Generation and characterisation of a parkin-Pacrg knockout mouse line and a Pacrg knockout mouse line
Web of Science
AuthorStephenson, SEM; Aumann, TD; Taylor, JM; Riseley, JR; Li, R; Mann, JR; Tomas, D; Lockhart, PJ
Source TitleScientific Reports
PublisherNATURE PUBLISHING GROUP
University of Melbourne Author/sTaylor, Juliet; Aumann, Timothy; Lockhart, Paul; Li, Ruili; Stephenson, Sarah; Tomas, Doris
Florey Department of Neuroscience and Mental Health
Pharmacology and Therapeutics
Document TypeJournal Article
CitationsStephenson, S. E. M., Aumann, T. D., Taylor, J. M., Riseley, J. R., Li, R., Mann, J. R., Tomas, D. & Lockhart, P. J. (2018). Generation and characterisation of a parkin-Pacrg knockout mouse line and a Pacrg knockout mouse line. SCIENTIFIC REPORTS, 8 (1), https://doi.org/10.1038/s41598-018-25766-1.
Access StatusOpen Access
Mutations in PARK2 (parkin) can result in Parkinson's disease (PD). Parkin shares a bidirectional promoter with parkin coregulated gene (PACRG) and the transcriptional start sites are separated by only ~200 bp. Bidirectionally regulated genes have been shown to function in common biological pathways. Mice lacking parkin have largely failed to recapitulate the dopaminergic neuronal loss and movement impairments seen in individuals with parkin-mediated PD. We aimed to investigate the function of PACRG and test the hypothesis that parkin and PACRG function in a common pathway by generating and characterizing two novel knockout mouse lines harbouring loss of both parkin and Pacrg or Pacrg alone. Successful modification of the targeted allele was confirmed at the genomic, transcriptional and steady state protein levels for both genes. At 18-20 months of age, there were no significant differences in the behaviour of parental and mutant lines when assessed by openfield, rotarod and balance beam. Subsequent neuropathological examination suggested there was no gross abnormality of the dopaminergic system in the substantia nigra and no significant difference in the number of dopaminergic neurons in either knockout model compared to wildtype mice.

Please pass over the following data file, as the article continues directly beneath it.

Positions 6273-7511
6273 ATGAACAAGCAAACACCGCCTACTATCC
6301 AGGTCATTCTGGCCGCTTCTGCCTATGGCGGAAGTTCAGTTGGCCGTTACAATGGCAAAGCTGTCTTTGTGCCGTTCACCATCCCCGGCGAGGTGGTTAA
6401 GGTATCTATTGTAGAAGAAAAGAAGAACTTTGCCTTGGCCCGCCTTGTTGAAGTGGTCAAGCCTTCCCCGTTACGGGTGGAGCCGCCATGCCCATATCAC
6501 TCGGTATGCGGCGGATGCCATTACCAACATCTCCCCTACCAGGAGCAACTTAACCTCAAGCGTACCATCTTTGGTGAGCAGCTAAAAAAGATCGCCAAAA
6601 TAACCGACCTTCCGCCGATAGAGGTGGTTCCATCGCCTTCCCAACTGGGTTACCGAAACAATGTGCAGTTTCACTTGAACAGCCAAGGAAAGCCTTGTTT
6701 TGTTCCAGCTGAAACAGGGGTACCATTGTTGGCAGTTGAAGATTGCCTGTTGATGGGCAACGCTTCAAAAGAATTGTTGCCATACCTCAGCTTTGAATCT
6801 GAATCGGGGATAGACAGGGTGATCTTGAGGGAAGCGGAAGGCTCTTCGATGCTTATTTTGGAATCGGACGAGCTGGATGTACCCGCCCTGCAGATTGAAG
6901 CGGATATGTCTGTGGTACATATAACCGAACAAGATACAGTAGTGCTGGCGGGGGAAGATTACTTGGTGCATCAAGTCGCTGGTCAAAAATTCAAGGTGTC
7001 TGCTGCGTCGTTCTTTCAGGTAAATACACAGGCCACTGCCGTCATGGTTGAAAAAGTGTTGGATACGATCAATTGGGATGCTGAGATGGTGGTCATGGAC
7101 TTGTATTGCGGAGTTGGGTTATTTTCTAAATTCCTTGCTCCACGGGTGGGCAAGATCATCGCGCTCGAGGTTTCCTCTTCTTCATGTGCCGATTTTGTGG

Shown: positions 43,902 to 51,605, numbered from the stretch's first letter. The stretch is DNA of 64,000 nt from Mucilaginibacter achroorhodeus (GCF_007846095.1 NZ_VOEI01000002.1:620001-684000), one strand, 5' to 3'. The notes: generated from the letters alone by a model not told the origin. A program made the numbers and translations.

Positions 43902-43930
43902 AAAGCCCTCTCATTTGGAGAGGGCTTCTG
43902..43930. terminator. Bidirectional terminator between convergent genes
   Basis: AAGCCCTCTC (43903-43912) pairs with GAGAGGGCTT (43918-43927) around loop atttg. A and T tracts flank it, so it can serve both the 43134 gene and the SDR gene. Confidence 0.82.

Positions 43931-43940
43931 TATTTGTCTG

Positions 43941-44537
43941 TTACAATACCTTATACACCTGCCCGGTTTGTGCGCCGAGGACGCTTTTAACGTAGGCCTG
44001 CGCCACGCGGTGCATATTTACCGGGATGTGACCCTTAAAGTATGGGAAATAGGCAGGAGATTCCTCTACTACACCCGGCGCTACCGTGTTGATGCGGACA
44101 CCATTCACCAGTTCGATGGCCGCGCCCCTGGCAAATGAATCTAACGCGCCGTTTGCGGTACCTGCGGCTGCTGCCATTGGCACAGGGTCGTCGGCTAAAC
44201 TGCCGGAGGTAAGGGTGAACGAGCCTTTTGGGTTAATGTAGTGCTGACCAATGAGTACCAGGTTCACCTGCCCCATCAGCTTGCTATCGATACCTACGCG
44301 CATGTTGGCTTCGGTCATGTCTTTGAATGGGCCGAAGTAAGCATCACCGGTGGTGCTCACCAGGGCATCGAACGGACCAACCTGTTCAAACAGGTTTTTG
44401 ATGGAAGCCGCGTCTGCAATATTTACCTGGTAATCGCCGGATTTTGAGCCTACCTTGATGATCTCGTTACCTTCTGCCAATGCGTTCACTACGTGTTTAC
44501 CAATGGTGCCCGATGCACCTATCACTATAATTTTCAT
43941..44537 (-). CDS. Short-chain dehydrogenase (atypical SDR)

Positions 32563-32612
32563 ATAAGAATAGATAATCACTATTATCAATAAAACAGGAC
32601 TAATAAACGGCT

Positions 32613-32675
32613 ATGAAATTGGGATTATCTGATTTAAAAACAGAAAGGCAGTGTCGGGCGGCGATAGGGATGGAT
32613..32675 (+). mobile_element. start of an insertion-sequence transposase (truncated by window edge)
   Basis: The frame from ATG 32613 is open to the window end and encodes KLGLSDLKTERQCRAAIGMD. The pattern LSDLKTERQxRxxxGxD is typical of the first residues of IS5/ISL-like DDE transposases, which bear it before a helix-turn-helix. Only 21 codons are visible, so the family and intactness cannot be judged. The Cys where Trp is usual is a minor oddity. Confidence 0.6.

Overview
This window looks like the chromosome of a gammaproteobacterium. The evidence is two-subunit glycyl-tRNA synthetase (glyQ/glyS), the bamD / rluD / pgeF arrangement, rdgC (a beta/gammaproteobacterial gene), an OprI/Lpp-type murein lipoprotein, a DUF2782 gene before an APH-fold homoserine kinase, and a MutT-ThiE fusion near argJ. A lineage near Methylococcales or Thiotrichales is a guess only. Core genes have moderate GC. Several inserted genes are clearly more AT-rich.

- Click on "Export Reference in RIS Format" and choose "open with... Endnote".
- Click on "Export Reference in RIS Format". Login to Refworks, go to References => Import References